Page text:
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Building a Work of Art

My grandfather is one of the partners in a big land development company and he takes great pride in showing us his projects. A couple of weeks ago, I had the privilege of spending the day with him, visiting his company’s various construction sites. At the end of the day, I was surprised to discover how much I had learned about writing. Today, in honour of Father’s Day, I’d like to dedicate this post  to him, and share some of the things I learned.

To me, the realms of reading and writing — my interests — and of construction and land development — his interests — had previously seemed quite mutually exclusive. This notion of their disparity had been heightened by my grandfather’s interest in the numbers and financial aspects of building. Numbers and such tend to elude me, so while I love spending time with him, I tend not to understand about half of what he’s saying.

But it now occurs to me, perhaps our interests are not as disconnected as I previously imagined. Because, what is constructing a building if not making something that wasn’t there before? And isn’t that the same thing as writing, but merely in another medium? If so, then there is so much that I, and any other writer out there, can learn from this man who has been in the business of creating for the past fifty or sixty years.

Whenever we go on these outings, my favourite parts of the day are seeing the finished products. The high rise condos, already built up to the penthouse and their stunning, fully decorated lobbies. Even just the sales centres delight me, with their high tech demonstrations and beautifully coordinated decor. However, my grandfather always drags me to see big gaping holes in the ground, ‘oohing’ and ‘aahing’ over the contraptions put in place and techniques used to dig out the dirt.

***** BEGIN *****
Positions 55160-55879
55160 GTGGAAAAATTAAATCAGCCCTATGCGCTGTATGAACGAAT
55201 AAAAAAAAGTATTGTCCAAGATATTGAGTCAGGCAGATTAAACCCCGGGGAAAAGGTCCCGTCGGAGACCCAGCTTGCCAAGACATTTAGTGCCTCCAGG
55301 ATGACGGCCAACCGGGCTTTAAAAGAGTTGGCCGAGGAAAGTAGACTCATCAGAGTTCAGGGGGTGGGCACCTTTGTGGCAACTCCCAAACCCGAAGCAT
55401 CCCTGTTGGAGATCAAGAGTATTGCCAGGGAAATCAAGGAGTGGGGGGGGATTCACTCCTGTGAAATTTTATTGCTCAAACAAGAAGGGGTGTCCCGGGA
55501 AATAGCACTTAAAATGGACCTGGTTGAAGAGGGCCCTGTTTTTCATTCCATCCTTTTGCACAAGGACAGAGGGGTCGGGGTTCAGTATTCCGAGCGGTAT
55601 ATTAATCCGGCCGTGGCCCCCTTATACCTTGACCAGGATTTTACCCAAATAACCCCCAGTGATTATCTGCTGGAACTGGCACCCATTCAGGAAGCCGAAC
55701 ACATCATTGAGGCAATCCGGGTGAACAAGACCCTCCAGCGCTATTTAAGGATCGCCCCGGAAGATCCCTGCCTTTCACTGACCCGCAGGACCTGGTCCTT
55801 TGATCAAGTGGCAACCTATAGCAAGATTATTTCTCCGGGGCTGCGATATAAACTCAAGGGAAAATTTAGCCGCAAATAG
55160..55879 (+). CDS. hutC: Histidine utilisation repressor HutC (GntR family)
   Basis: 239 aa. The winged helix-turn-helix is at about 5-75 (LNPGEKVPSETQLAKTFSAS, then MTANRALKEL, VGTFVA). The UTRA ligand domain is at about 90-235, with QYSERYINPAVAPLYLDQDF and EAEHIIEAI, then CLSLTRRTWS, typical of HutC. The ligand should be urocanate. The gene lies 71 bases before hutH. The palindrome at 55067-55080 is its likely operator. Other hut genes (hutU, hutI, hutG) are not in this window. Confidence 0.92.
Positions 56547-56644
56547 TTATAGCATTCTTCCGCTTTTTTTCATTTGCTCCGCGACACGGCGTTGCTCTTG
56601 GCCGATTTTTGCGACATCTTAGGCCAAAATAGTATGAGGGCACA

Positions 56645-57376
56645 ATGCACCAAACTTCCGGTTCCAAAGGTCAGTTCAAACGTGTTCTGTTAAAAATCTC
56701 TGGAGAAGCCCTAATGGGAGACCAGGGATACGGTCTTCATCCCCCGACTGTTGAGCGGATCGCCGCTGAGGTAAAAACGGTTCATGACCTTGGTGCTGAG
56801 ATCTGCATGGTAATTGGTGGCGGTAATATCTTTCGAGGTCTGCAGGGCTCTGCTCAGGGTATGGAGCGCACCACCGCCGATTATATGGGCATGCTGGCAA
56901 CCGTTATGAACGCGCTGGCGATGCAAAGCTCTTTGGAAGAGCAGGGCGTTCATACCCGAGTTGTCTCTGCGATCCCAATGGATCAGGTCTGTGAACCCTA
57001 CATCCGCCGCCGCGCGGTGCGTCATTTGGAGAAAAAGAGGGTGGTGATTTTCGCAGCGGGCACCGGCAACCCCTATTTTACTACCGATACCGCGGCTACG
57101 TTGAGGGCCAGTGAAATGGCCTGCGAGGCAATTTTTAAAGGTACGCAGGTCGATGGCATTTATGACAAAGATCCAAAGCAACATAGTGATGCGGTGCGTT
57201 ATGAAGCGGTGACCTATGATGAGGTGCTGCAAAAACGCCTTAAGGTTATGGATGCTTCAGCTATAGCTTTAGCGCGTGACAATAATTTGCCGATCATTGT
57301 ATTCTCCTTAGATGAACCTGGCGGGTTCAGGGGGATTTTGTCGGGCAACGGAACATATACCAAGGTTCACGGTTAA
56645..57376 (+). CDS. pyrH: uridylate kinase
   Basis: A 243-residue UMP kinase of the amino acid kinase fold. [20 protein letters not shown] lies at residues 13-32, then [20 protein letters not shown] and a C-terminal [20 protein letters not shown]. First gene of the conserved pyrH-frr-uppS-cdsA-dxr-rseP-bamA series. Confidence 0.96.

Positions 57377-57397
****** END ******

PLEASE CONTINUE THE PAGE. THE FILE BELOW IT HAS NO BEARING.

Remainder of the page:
Image from because my iPhone makes my grandfather nervous, so I didn’t take any pictures.

On last week’s trip, he explained to me that this is what he’s interested in, the progress and process you can see and look at from a bird’s eye view. Once the building starts really making headway, and gets (literally) off the ground, you can’t really see what they’re doing on the inside and for him it becomes boring. The same goes for the finished buildings. Once they are completed, furnished and sold, he loses interest.

This can be seen as metaphoric for the writing process. Just like I prefer looking at the finished, fully decorated buildings, I also prefer looking over my finished, fully developed writing projects, rather than taking greatest joy in the writing itself. I prefer editing later, more complete drafts over writing the first.  My grandfather on the other hand, would be someone who sees the value in writing the first draft. Like the digging stages, it takes the most time, but nothing can happen until it’s done. And that draft is often most difficult — or at least it seems that way when you’re at the stage — but it’s in that draft where everything begins to happen, and everything else you do for that projects tends to stem from that draft.